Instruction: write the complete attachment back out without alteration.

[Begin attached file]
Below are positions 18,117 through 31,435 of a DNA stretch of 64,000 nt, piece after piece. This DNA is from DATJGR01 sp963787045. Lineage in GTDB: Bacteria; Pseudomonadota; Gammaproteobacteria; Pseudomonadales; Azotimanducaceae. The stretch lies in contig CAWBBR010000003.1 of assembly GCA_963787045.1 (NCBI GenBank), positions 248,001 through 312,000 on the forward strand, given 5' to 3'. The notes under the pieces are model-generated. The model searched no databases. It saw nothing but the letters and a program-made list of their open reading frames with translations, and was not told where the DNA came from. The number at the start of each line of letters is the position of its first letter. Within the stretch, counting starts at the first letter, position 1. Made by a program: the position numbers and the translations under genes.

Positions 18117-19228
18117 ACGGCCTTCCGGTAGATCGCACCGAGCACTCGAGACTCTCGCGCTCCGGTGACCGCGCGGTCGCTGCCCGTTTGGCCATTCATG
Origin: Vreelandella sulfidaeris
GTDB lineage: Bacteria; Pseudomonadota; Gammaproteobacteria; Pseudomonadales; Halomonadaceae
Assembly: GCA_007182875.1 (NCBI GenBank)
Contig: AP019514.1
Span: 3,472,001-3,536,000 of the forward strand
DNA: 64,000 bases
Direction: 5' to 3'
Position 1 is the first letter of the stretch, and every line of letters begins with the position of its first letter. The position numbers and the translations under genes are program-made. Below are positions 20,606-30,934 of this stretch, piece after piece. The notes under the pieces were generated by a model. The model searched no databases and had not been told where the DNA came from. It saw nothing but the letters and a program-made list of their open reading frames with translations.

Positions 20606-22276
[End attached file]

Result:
Below are positions 18,117 through 31,435 of a DNA stretch of 64,000 nt, piece after piece. This DNA is from DATJGR01 sp963787045. Lineage in GTDB: Bacteria; Pseudomonadota; Gammaproteobacteria; Pseudomonadales; Azotimanducaceae. The stretch lies in contig CAWBBR010000003.1 of assembly GCA_963787045.1 (NCBI GenBank), positions 248,001 through 312,000 on the forward strand, given 5' to 3'. The notes under the pieces are model-generated. The model searched no databases. It saw nothing but the letters and a program-made list of their open reading frames with translations, and was not told where the DNA came from. The number at the start of each line of letters is the position of its first letter. Within the stretch, counting starts at the first letter, position 1. Made by a program: the position numbers and the translations under genes.

Positions 18117-19228
18117 ACGGCCTTCCGGTAGATCGCACCGAGCACTCGAGACTCTCGCGCTCCGGTGACCGCGCGGTCGCTGCCCGTTTGGCCATTCATG
Origin: Vreelandella sulfidaeris
GTDB lineage: Bacteria; Pseudomonadota; Gammaproteobacteria; Pseudomonadales; Halomonadaceae
Assembly: GCA_007182875.1 (NCBI GenBank)
Contig: AP019514.1
Span: 3,472,001-3,536,000 of the forward strand
DNA: 64,000 bases
Direction: 5' to 3'
Position 1 is the first letter of the stretch, and every line of letters begins with the position of its first letter. The position numbers and the translations under genes are program-made. Below are positions 20,606-30,934 of this stretch, piece after piece. The notes under the pieces were generated by a model. The model searched no databases and had not been told where the DNA came from. It saw nothing but the letters and a program-made list of their open reading frames with translations.

Positions 20606-22276